After reading about how the Nicolaitans could have possibly been followers of Balaam, I looked more into what exactly these people did, other than eat food offered to idols and practice sexual immorality. It turns out that the Balaam mentioned here could be the same one mentioned several times in the Old Testament, specifically in the Book of Numbers. By going back and reading a few chapters of Numbers, we learn more about Balaam’s teachings. In Numbers, it is said that Balaam is “a seer who was hired by the king Balak to put a curse on the people of Israel as they were threatening to move into the Holy Land” (National Catholic Register). Interestingly enough, Balak is also mentioned in the letter to the church in Pergamum. Although at first in Numbers Balaam isn’t that bad of a person, later on in Numbers 31:16 it’s said, “Behold, these, on Balaam’s advice, caused the people of Israel to act treacherously against the LORD in the incident of Peor, and so the plague came along the congregation of the LORD.” Now what exactly is this incident of Peor? Back up to the beginning of the chapter and it is made clear that, upon the command of the Protagonist, the Hebrew people went to war against the Midian people, which resulted in the death of many important Midian people, including Balaam. However, after the battle they decided to bring back some things to Moses and the rest of the Hebrew people, including the women and children of Midian. Because they spared the lives of the Midian women and children, Moses was extremely enraged, as he had told them that the Protagonist had commanded that in order to secure the land that was given to them, they must utterly destroy all of those already in the Holy Land. Since this action of the Hebrew army was blamed on Balaam, it is clear that following his teachings was not exactly a good thing to do, even if it seemed harmless.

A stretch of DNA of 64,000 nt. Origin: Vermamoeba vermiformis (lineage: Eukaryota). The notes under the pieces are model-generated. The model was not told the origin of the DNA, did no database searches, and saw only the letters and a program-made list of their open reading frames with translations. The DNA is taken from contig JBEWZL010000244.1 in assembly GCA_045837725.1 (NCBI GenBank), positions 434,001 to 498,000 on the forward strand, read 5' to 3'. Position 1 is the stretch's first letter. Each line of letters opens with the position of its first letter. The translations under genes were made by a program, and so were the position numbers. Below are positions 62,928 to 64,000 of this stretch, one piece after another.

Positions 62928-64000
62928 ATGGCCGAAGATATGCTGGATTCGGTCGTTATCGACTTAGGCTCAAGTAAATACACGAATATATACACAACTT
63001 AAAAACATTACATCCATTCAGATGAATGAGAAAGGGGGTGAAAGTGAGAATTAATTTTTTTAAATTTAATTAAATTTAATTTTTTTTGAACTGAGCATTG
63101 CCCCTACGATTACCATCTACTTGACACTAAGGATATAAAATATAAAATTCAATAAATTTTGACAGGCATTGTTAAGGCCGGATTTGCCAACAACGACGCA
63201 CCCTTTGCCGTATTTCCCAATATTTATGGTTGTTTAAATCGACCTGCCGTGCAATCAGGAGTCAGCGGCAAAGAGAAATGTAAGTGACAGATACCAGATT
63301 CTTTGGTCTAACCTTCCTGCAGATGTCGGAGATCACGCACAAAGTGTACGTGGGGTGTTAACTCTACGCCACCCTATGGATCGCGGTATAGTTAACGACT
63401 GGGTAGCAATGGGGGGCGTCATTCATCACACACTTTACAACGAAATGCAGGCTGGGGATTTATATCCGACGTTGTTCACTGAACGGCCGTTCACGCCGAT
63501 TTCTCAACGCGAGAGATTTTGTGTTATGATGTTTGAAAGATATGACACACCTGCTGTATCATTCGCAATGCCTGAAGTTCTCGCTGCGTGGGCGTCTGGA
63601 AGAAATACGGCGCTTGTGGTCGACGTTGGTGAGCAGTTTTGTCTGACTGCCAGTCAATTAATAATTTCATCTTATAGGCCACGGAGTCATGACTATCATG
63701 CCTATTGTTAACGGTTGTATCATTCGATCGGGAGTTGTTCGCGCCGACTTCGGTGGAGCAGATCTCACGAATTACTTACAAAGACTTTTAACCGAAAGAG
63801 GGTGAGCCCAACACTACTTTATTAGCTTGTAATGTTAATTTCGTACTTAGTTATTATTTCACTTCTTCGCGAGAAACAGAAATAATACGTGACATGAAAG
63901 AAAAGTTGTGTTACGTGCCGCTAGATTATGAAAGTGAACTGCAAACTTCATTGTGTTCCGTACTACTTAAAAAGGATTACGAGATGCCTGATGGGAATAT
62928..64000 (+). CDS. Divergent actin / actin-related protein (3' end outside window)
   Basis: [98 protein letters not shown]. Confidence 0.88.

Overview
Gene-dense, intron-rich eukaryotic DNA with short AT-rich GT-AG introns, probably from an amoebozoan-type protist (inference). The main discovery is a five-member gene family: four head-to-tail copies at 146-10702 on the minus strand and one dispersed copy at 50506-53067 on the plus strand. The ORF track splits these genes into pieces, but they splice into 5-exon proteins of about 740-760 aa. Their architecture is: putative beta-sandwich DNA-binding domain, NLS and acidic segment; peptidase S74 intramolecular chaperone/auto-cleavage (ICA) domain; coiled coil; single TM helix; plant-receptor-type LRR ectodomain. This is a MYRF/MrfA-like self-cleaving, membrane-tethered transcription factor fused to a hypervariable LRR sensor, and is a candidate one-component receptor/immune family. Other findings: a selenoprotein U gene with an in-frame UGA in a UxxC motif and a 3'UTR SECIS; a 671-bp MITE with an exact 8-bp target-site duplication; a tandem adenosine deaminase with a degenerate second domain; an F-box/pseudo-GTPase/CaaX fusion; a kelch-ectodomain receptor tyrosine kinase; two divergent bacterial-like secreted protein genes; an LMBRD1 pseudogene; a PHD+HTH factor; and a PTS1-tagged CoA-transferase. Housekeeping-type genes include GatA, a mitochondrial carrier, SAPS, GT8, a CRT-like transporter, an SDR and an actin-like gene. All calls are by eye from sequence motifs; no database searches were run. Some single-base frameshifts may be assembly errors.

So it’s clear that the Nicolaitans mentioned in Revelation are bad news, just like several other groups that were tempting Christians to go the wrong way at the time. Even though there are several different beliefs as to what the Nicolaitans taught and did, they were against the teachings of the Protagonist, so it makes sense that John is commanded to warn the two churches threatened by these teachings.


Leave a Reply

Fill in your details below or click an icon to log in:

WordPress.com Logo

You are commenting using your WordPress.com account. Log Out /  Change )

Google+ photo

You are commenting using your Google+ account. Log Out /  Change )

Twitter picture

You are commenting using your Twitter account. Log Out /  Change )

Facebook photo

You are commenting using your Facebook account. Log Out /  Change )


Connecting to %s